Flashes & Floaters

Seeing flashes of light is a common, sometimes frightening event. Flashes in our vision are most often caused by pressure on the retina, the delicate tissue that lines the eye’s interior. The retina detects images and transmits them to the brain. Vitreous humor is the gelatinous substance that fills the eye, made of water and protein fibers. Floaters are seen when bits of protein move within the vitreous humor. Small specks, bug shapes, or dots are sometimes seen. These are called floaters and are often more noticeable against a bland background like a white wall. Most flashes and floaters occur in healthy or very nearsighted eyes, causing patients to see flashing lights or lightning streaks. It is often just a normal part of aging, but in some cases may be a symptom of more serious problems, such as vitreous detachment or retinal tear.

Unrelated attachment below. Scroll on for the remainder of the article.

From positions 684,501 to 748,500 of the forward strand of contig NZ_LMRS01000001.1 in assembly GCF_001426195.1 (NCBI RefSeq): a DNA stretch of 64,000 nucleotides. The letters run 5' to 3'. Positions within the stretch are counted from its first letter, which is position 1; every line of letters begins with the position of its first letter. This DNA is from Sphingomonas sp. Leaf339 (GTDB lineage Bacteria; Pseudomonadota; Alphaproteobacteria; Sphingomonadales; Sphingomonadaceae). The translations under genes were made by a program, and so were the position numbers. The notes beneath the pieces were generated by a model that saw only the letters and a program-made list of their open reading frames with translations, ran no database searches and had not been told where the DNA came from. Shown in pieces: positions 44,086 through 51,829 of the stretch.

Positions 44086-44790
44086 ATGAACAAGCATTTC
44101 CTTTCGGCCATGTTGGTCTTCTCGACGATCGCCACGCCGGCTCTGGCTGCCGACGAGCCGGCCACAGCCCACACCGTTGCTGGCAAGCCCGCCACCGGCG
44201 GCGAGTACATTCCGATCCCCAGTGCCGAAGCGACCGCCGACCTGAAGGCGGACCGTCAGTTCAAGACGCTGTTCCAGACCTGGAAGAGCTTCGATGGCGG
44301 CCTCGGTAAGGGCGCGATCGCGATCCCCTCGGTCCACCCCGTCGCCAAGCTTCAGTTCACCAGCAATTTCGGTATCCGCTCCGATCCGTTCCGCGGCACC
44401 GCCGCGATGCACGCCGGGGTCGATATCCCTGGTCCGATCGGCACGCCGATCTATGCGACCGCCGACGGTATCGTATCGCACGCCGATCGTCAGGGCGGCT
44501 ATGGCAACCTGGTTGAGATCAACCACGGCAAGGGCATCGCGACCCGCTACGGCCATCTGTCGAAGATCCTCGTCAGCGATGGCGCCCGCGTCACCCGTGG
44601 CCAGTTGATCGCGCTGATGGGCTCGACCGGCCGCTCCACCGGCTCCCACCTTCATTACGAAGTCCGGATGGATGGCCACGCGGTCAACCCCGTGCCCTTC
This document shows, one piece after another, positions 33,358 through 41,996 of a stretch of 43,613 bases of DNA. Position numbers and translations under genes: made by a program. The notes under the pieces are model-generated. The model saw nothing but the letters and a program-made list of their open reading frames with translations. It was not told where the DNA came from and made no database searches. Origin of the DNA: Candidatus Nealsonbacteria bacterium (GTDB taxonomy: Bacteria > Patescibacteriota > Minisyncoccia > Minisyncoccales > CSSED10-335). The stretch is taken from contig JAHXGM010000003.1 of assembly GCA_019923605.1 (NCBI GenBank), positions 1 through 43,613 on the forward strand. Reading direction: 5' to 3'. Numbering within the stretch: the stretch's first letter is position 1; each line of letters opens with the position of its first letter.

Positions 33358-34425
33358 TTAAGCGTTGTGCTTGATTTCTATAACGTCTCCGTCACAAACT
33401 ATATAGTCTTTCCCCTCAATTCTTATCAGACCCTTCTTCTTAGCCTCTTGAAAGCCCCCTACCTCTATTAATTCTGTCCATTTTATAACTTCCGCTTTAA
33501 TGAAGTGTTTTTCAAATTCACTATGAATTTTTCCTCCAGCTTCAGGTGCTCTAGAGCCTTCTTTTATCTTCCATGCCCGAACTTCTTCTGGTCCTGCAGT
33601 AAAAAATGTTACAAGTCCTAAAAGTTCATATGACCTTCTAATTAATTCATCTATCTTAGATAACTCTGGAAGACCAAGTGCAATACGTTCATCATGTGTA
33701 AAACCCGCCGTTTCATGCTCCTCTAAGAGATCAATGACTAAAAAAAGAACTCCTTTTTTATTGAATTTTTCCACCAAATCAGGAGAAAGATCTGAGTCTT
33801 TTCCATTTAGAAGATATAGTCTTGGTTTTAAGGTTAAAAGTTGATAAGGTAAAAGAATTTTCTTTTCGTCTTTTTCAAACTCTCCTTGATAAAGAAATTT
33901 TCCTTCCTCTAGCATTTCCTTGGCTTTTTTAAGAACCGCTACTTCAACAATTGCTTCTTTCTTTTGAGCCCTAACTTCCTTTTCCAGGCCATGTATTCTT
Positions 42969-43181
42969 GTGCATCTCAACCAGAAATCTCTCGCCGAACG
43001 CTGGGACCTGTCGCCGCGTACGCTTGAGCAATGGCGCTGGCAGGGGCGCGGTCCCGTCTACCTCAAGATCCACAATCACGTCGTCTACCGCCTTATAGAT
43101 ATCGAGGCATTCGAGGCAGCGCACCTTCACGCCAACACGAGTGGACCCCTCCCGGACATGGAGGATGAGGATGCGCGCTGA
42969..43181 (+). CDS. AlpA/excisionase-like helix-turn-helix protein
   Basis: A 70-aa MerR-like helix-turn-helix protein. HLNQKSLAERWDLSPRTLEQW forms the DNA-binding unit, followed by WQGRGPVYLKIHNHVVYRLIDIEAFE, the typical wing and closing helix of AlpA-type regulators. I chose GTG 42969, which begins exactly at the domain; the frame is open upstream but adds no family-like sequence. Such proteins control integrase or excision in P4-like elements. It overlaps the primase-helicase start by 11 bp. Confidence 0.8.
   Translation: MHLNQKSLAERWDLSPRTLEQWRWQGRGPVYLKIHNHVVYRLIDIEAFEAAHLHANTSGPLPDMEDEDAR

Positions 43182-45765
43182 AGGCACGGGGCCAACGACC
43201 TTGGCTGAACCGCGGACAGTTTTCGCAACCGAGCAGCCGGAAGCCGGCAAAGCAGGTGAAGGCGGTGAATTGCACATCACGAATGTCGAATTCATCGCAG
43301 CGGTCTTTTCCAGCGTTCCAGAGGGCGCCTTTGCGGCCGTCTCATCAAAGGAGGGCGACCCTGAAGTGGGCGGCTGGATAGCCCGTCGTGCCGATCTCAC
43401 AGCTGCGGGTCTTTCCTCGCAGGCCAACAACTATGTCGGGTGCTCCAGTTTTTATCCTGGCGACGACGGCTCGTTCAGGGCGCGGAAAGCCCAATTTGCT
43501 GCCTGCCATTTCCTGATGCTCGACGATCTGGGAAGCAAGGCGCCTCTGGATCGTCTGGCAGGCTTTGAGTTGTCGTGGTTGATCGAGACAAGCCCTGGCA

Serious vision loss can occur if the retina detaches from the eye wall. A tear in the retina is found in about 8% of eyes with posterior vitreous detachment. If this goes untreated, it may lead to a retinal detachment, which is a real threat to vision and must be surgically repaired. If you’re experiencing flashes and floaters, you should contact your doctor immediately so an examination can be performed.